There’s no better way to learn about a country’s people than to understand their beliefs and to visit their places of worship. As a predominantly Buddhist nation, Laos houses some of the oldest Buddhist temples (wats) and monasteries in the world. Time-scarred yet well-preserved, these structures tell the story of the country’s past and the people’s incredible faith.
The That Luang, or the Great Stupa, in Vientiane is the most sacred monument in Laos. Considered a national symbol, it features the main stupa and two temples. Stories say it was built during the third century to house one of Buddha’s bones. However, the structure standing today was erected by a Laotian king in 1566.
Another Buddhist temple worth seeing is That Dam, also in Vientiane. Called the “Black Stupa,” it is believed to have been inhabited by a seven-headed dragon, which protected the people from the Siamese. Although one of the oldest stupas, it still stands majestically on grass-covered grounds.
While it may be impossible to visit every temple in the country, going to at least two or three is a great way to jumpstart your Laos adventure.
Go river tubing
Just because Laos is far from beaches doesn’t mean it has no good places filled with water. Landlocked though it may be, this little country has great rivers where you can take a dip, enjoy the water’s warmth, feel the exquisite texture of the riverbed, and touch the very heart of nature. Majestic waterfalls in some regions also offer clean and refreshing natural pools.
The Nam Song River is among the most popular rivers in the country. Here you can safely swim and play in the water, then relax by the edge afterward.
But river tubing, an activity that allows you to float downriver in a large inner tube, remains to be the biggest attraction in this river.
If you’ve never gone river tubing before, think of it as rafting in a much smaller one-person boat, and imagine how much more fun (and dangerous) that could be.
Of course, you would be very foolhardy to go river tubing in white water, so as early as now, we’re warning you: don’t try it. Even in gentle waters, river tubing is a fun way to enjoy the Laotian rivers.
Live with the locals
Plunge into real Laotian culture by living with the locals themselves. Forget about fancy hotel rooms and food you have been used to. Stay in a Laotian family home and blend in with their everyday routine.
Laidback but hardworking, Laotians will surely amaze you with what they can do in a day. Prepare yourself to be humbled by their simple yet happy lifestyles. Get to know their past, present, and picture of the future. Join their festivals and get in the mood to mingle with the crowd.
Exploring the country’s heaven-kissed landscapes is also more enjoyable with people willing to show you around. Let the Laotians bring you to places you have never been to. Let them tell you tales you have never before heard. And let them show you the real essence of being a local. Release your reservations and take this incredible challenge in a foreign land.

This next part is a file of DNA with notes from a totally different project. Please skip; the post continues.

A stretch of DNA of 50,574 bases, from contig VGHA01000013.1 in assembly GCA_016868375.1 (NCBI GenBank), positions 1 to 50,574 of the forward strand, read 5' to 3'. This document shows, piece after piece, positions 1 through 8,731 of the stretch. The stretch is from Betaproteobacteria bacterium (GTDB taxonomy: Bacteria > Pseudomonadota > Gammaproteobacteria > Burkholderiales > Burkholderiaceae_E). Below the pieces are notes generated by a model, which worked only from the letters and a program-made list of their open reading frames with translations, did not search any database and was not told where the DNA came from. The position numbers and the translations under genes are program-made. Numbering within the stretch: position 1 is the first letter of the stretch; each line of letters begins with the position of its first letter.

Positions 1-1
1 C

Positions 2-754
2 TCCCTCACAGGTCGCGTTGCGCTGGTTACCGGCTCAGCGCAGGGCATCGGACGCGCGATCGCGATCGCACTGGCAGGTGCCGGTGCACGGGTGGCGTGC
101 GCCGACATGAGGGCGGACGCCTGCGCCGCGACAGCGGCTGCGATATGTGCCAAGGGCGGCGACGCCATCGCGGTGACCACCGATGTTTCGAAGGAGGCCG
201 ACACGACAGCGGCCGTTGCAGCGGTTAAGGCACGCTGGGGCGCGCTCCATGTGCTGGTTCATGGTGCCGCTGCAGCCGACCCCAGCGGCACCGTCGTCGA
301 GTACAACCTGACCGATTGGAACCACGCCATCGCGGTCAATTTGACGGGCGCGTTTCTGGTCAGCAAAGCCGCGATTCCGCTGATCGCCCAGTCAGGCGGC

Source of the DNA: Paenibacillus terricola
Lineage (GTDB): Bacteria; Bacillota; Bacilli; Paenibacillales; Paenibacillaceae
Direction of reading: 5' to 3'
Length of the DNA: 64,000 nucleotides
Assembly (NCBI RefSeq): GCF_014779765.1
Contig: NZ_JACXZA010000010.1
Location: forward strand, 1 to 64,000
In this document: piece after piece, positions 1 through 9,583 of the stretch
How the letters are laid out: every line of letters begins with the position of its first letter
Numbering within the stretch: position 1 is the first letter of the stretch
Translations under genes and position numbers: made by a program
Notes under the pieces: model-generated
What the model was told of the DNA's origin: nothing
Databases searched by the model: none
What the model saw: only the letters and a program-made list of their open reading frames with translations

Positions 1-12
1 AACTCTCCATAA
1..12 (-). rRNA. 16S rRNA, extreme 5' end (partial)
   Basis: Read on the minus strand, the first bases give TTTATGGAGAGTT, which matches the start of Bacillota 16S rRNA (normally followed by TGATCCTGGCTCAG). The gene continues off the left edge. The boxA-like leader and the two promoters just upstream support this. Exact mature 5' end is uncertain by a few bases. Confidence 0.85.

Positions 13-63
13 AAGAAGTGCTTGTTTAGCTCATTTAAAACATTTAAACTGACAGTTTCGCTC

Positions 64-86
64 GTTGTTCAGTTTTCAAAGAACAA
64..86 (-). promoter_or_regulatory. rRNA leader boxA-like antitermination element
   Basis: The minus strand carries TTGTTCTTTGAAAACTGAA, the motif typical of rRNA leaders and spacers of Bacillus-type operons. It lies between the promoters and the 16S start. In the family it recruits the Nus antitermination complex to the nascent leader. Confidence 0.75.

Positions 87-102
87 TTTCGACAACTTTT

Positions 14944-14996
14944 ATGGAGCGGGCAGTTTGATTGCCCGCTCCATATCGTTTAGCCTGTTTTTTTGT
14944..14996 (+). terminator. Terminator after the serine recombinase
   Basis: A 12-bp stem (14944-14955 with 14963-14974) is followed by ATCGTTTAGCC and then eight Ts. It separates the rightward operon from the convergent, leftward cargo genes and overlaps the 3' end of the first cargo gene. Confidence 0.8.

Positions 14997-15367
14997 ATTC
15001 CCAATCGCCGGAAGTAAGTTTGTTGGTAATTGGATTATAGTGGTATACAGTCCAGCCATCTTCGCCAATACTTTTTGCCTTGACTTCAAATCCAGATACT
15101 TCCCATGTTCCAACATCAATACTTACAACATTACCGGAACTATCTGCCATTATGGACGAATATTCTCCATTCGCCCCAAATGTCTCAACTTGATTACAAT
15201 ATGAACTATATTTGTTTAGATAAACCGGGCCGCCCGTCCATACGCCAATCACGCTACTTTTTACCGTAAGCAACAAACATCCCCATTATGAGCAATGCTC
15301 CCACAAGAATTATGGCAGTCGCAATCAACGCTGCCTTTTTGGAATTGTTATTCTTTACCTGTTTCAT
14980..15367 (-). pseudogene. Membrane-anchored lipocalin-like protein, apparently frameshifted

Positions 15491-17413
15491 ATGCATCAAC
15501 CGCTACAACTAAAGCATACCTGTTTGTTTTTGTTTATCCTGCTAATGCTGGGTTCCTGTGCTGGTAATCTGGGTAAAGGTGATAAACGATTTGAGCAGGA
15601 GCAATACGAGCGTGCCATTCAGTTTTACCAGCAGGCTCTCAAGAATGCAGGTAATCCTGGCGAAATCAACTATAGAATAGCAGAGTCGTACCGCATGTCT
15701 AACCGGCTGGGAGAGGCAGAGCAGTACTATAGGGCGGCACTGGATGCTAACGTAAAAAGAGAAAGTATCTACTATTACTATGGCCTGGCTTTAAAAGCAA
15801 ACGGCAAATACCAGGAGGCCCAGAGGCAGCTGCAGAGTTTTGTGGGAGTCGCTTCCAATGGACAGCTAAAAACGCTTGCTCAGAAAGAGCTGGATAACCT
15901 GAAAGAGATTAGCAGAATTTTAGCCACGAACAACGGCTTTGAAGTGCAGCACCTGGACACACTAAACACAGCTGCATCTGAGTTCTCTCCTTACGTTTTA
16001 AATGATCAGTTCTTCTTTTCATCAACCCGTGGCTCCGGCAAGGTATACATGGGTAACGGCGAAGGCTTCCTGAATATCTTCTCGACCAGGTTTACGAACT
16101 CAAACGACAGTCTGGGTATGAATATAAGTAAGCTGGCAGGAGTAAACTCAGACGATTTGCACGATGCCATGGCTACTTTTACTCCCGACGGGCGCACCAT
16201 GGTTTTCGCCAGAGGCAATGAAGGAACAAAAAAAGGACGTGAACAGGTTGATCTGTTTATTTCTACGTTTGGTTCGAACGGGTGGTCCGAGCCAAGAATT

Laos is a quiet country whose thrills are usually of the quiet type – the kind that you get when you get when your eyes fall upon sights such as the fog lingering over a coffee plantation, the amazing colors of autumn in Luang Prabang, or the crystal drops of dew among the vegetation in the Bolaven Plateau.
Remember that unless you decide to make Laos your home, your vacation will eventually come to an end, and these sights will be gone. While it may be hard to leave such a divine paradise, bringing home a reminder of its beauty requires not a single drop of sweat.
Arm yourself with a camera and you are ready to go. Wherever your feet take you, be sure to capture even a single moment of you being there. For instance, immortalize the fine time you have exploring Laos’ jungle by taking a picture of the wilderness. Freeze your encounter with Buddha by continuously clicking away.
Laos gives you a thousand and one reasons to come and visit, and it only takes a small plastic/metal gadget to take home every single one.
Shop till you drop
When it comes to shopping for souvenirs, you could hardly find a better deal than what you get in Laos. The prices of goods here are so cheap, it’s criminal for you to go home with less than a dozen souvenirs in your luggage.
The local market of Vang Vieng sells some of Laos’ best products. Here you will find textiles, kitchenware, and even fresh food. Various types of the traditional phaa sin (sarongs) can also be bought, along with hand-woven shirts. You can likewise buy trays and baskets made of bamboo, straw, or grass.
One thing you need to remember, though: bring cash. Though price is hardly ever an issue in the country, payment can be: you’ll be hard put to find places that take credit cards, so make sure to pocket a good amount of cash.
Hello fellow travelers! My name is Mary and I am the main author of Traveling East. Just like any other travel enthusiasts, traveling has also been our passion! For inquiries, suggestions or anything travel related, please feel free to send us an E-mail at firstname.lastname@example.org.